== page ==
The story of Nicholai is one of single-minded determination. In Nicholai’s case, he acquires the subject of his obsession, a small farm that allows him to lead a simple life in the country. Ivan comments, “Once a man gets a fixed idea, there’s nothing to be done.” Nicholai equates the lifestyle he longs for with the farm setting, and an important part of that setting is gooseberry bushes. He finds the gooseberry bushes a source of delicious fruit that is his own, yet he can enjoy it without exerting much effort to nurture the bushes. When he buys his farm, it does not have all the features he had always dreamed it would have, but the gooseberry bushes are so important that he buys twenty of them and plants them on his land. His obsession runs so deep that to achieve it he married an elderly widow who had money and then kept her underfed (to save money) until she died.
Having achieved his dream, Nicholai finds other benefits of his lifestyle that he did not anticipate, and these become new objects of his preoccupation. He finds that he is more educated and more wealthy than the local peasants, and he relishes his new feelings of superiority. He treats the locals to a feast on his birthday and occasionally gives them vodka. Because of his new “standing,” he expects to be called’ ‘Your Lordship,” and he spouts condescending opinions about the peasants. Ivan observes, ‘ ‘Nicholai Ivanich, who, when he was in the Exchequer [his former place of employment], was terrified to have an opinion of his own, now imagined that what he said was law.”
Although Nicholai came to see himself as a success, according to Ivan’s story, Ivan sees him as a complete failure. To Nicholai, his obsession with his dream brought it to fruition beyond his expectations, but to Ivan, the realization of the dream has made his brother foolish and misguided.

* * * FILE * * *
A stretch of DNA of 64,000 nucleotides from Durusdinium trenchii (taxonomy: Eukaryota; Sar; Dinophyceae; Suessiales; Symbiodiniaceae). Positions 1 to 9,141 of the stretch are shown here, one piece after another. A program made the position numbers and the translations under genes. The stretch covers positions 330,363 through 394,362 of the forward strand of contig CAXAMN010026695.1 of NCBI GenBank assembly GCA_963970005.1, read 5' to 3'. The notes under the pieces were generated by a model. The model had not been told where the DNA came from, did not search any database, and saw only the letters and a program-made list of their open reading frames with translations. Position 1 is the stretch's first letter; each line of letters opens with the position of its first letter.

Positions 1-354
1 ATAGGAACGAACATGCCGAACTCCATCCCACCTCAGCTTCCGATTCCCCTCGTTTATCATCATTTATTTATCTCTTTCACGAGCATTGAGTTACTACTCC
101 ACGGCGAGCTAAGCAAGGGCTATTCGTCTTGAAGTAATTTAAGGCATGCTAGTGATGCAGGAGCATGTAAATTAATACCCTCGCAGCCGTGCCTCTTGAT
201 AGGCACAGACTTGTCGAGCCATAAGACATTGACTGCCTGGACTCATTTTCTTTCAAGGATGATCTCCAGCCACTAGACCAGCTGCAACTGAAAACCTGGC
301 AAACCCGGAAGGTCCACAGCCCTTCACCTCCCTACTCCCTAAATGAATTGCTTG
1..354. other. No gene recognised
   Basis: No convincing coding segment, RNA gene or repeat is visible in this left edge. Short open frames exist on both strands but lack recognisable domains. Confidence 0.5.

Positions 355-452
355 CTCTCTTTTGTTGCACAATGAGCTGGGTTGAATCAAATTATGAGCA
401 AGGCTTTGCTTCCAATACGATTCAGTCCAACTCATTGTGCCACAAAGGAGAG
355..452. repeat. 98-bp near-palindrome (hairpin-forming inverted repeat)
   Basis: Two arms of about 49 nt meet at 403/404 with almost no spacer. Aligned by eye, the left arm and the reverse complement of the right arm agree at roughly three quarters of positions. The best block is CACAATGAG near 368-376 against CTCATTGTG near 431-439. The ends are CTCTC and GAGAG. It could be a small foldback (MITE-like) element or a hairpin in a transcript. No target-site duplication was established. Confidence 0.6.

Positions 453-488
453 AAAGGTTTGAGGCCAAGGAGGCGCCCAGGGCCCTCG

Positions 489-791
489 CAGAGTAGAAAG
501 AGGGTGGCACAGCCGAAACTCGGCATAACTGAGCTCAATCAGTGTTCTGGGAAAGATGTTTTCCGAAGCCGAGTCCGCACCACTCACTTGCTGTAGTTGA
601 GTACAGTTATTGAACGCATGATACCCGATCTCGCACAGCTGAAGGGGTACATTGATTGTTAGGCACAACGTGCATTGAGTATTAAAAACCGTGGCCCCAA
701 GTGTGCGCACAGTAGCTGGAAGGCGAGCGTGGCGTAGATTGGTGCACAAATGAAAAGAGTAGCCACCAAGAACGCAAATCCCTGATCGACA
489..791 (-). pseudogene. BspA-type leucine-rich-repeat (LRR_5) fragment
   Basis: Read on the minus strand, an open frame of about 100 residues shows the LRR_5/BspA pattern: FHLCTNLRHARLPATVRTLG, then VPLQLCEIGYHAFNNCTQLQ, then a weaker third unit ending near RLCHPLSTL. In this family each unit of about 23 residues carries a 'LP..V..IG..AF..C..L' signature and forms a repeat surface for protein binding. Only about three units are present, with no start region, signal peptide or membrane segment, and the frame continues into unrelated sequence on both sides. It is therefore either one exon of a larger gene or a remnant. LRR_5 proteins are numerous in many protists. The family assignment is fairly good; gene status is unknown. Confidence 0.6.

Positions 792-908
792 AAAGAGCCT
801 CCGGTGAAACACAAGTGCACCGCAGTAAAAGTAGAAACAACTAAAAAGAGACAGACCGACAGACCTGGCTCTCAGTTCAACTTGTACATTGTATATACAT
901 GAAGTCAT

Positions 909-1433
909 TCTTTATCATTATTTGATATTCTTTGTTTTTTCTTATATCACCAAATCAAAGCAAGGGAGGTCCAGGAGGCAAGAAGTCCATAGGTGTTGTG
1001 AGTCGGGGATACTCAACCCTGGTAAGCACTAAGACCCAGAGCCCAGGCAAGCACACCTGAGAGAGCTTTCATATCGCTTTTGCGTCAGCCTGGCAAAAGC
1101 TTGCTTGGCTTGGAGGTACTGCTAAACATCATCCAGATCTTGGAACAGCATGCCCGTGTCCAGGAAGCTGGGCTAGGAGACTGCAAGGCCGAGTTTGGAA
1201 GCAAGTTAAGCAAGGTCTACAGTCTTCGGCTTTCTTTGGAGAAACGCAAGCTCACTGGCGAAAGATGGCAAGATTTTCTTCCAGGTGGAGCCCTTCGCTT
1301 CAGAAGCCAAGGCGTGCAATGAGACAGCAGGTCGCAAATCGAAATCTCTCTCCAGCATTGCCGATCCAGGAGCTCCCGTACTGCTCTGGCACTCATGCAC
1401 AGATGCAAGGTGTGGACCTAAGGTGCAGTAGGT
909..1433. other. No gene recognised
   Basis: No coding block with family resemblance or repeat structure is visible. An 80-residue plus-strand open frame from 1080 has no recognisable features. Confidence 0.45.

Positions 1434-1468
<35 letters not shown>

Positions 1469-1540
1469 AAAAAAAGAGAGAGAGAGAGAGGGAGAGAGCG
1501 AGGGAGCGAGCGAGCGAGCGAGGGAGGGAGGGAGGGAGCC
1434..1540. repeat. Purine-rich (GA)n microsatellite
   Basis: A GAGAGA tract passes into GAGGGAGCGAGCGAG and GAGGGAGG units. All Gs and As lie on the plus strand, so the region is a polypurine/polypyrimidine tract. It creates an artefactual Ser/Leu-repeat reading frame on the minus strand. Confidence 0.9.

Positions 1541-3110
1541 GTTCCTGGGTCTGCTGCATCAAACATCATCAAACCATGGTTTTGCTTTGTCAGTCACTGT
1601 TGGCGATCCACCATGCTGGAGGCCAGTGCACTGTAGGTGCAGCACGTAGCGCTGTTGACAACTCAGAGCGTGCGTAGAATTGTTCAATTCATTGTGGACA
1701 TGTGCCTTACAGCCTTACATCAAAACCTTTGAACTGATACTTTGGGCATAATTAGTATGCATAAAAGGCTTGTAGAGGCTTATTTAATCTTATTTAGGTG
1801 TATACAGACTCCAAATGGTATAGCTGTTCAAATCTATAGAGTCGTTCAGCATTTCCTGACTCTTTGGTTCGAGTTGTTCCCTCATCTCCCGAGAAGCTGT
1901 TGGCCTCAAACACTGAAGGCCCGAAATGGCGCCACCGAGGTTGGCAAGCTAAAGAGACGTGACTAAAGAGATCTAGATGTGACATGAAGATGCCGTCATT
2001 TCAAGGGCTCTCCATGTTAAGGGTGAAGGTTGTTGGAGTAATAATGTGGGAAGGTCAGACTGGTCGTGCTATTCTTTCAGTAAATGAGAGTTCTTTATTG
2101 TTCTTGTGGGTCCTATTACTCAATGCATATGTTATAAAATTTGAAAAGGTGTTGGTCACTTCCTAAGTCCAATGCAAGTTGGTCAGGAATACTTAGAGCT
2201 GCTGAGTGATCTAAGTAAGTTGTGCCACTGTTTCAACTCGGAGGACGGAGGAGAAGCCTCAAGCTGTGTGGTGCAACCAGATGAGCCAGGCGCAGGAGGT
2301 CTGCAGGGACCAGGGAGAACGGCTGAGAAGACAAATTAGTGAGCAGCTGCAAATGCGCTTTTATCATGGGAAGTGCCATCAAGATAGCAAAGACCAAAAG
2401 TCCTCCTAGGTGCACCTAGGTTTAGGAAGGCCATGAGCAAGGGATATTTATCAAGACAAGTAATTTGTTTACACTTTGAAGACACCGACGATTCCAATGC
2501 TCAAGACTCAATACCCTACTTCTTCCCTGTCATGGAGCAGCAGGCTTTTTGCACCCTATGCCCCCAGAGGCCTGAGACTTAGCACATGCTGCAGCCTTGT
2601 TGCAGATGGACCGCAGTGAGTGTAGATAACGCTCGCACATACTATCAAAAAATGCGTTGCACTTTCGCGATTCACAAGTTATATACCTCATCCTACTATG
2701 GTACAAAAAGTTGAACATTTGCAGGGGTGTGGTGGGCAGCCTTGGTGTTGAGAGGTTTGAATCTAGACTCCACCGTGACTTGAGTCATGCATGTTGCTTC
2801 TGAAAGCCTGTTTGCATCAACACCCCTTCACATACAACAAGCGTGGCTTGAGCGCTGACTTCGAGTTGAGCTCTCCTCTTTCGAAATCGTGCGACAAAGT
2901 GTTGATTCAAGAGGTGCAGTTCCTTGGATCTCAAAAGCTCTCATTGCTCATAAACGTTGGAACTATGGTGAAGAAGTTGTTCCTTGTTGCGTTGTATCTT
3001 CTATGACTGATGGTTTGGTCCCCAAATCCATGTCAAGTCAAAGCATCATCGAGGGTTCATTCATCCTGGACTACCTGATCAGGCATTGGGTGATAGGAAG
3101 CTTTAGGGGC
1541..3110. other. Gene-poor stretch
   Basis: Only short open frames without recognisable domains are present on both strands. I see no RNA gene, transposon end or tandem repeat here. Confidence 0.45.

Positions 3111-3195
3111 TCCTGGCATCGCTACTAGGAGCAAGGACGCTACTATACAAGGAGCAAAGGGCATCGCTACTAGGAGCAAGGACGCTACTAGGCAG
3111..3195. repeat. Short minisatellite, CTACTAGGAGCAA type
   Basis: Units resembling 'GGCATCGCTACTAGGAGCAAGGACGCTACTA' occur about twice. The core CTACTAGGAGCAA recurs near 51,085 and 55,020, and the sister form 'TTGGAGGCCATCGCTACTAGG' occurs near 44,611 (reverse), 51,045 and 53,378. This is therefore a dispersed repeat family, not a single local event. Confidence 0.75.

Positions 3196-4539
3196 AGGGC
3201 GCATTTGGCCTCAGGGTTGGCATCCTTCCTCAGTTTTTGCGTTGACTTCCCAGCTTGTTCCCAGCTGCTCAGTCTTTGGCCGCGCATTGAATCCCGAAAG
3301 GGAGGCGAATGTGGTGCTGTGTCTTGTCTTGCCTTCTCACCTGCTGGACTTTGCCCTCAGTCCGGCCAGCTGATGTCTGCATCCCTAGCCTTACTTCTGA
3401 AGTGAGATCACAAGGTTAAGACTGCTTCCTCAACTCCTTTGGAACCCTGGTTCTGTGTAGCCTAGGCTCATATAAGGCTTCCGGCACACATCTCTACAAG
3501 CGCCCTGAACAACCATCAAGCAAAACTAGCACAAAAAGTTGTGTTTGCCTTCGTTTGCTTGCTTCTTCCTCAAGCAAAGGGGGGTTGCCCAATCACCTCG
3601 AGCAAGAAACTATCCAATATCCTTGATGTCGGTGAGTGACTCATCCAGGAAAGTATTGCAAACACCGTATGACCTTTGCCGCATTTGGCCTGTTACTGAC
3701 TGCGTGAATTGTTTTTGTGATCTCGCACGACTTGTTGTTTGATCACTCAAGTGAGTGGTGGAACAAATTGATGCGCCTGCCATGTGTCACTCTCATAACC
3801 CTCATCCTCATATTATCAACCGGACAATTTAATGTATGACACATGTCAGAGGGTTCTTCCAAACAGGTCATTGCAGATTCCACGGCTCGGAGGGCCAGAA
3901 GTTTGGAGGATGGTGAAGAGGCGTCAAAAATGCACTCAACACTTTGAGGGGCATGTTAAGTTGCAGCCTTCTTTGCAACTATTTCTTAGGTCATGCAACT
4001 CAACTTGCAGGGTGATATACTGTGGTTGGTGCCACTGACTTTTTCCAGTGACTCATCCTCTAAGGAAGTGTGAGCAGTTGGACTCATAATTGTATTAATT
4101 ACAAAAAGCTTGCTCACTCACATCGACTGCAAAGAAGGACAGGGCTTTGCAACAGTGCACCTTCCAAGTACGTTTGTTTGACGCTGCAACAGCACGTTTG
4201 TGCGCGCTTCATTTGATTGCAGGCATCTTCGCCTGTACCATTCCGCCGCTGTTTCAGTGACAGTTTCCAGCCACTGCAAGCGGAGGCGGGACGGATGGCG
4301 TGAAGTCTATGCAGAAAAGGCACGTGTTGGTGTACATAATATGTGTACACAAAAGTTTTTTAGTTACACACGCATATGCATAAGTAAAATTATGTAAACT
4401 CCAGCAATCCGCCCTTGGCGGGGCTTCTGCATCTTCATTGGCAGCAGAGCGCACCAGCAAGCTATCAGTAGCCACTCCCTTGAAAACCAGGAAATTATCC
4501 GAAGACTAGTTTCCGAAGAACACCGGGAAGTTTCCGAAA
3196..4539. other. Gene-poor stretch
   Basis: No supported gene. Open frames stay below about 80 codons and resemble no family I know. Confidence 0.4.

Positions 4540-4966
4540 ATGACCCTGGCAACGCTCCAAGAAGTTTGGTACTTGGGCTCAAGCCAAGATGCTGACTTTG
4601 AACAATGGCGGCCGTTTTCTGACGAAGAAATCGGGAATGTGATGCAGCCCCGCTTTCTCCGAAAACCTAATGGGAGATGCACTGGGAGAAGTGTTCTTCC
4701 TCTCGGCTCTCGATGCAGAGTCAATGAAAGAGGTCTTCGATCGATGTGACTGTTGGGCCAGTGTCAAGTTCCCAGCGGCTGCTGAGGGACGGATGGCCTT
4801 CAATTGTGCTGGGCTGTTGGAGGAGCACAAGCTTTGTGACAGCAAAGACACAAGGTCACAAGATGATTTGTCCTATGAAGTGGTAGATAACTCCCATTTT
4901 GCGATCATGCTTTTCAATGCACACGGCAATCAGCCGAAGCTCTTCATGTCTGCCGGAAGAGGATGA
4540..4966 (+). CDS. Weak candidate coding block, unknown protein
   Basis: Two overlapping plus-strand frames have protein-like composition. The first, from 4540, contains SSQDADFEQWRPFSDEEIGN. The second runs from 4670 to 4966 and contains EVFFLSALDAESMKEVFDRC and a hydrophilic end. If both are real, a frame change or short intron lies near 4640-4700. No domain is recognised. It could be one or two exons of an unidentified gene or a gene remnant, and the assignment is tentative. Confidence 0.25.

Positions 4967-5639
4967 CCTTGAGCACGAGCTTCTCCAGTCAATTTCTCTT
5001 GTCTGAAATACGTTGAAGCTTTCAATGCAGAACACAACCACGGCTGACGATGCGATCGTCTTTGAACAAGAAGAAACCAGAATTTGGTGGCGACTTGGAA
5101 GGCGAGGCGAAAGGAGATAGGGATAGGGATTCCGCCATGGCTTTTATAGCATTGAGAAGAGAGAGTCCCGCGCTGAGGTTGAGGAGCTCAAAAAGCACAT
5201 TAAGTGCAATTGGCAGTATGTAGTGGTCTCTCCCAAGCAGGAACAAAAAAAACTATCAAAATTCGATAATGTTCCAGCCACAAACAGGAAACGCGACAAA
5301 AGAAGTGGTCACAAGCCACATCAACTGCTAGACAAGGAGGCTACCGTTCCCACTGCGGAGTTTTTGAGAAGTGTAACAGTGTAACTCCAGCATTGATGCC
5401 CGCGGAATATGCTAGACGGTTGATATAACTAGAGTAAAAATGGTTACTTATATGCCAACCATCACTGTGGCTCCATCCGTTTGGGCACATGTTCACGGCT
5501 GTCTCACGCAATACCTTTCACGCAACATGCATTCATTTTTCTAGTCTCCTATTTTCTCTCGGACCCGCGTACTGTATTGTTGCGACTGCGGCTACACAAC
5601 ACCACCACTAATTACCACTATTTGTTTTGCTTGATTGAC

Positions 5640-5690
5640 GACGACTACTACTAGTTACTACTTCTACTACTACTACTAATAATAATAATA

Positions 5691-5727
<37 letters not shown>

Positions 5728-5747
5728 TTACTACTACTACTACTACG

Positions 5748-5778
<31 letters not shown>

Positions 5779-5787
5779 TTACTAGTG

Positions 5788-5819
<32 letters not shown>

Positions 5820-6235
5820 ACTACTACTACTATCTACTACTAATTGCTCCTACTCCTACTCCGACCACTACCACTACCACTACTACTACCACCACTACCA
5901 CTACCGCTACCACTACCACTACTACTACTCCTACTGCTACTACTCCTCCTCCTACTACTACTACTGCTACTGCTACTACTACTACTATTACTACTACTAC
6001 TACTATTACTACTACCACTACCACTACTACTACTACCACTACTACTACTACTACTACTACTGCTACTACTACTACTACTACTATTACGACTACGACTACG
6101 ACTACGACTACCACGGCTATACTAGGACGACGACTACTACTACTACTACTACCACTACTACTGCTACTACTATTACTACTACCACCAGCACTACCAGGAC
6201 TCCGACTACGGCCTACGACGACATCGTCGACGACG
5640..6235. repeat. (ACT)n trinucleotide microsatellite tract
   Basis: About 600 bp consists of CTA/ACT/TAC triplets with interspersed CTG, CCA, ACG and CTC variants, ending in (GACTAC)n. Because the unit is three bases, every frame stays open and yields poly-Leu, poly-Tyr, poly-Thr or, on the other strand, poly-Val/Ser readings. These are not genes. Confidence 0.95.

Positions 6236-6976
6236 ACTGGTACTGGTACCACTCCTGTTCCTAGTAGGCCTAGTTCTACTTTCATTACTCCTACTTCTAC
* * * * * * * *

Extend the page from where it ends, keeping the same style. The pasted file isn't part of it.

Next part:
Every scene in “Gooseberries” is set in isolation, including the outer story (with Ivan, Bourkin, and Aliokhin) and the inner story (with Nicholai and Ivan). There are never more than four people in any scene, and the locations are almost all isolated from the rest of the world. For example, the story begins with Ivan and Bourkin walking through fields, and then they visit Aliokhin, who lives alone. In the scenes that take place in the city, the characters (Nicholai and Ivan) feel isolated from their surroundings. They embody the idea of being alone in a crowd. This consistent sense of isolation throughout the story results in the reader feeling a subtle intimacy with the characters that would be lost if any of the story involved interaction with many people. While Ivan tells his story, for example, the reader cannot help but feel present in the cozy room with the characters.
By moving to the country and living alone (except for the cook) on a three-hundred-acre farm, Nicholai achieves the isolation he has wanted since childhood. He is unhappy working in the city, where his only pleasure is mentally escaping into his dream. Ivan judges his brother harshly for his decision to isolate himself: “To leave town, and the struggle and the swim of life—it is egoism, laziness; it is a kind of monasticism, but monasticism without action.” Once Nicholai moves out to the country, however, he is peaceful and content. For Nicholai, physical isolation makes him happy.
Aliokhin also lives in the country alone and is satisfied with his way of life. The difference between Nicholai and Aliokhin is that Nicholai has modest means, while Aliokhin is described by Ivan as wealthy. Chekhov shows the reader that money is not the source of peace or solitude, but rather that a certain state of mind is required.
After visiting his brother, Ivan says that he is no longer happy in the city because he feels oppressed by the peace and quiet he finds there. He seems to view city life not as a bustling community, but as a random collection of segmented lives. He cannot look in windows at happy people because his point of view has changed. For Ivan, the isolation he feels is psychological, and it makes him deeply unhappy.
Thomas E. Barden – Short Stories for Students – Presenting Analysis, Context & Criticism on Commonly Studied Short Stories, vol. 14, Anton Chekhov, Published by Gale Cengage Learning.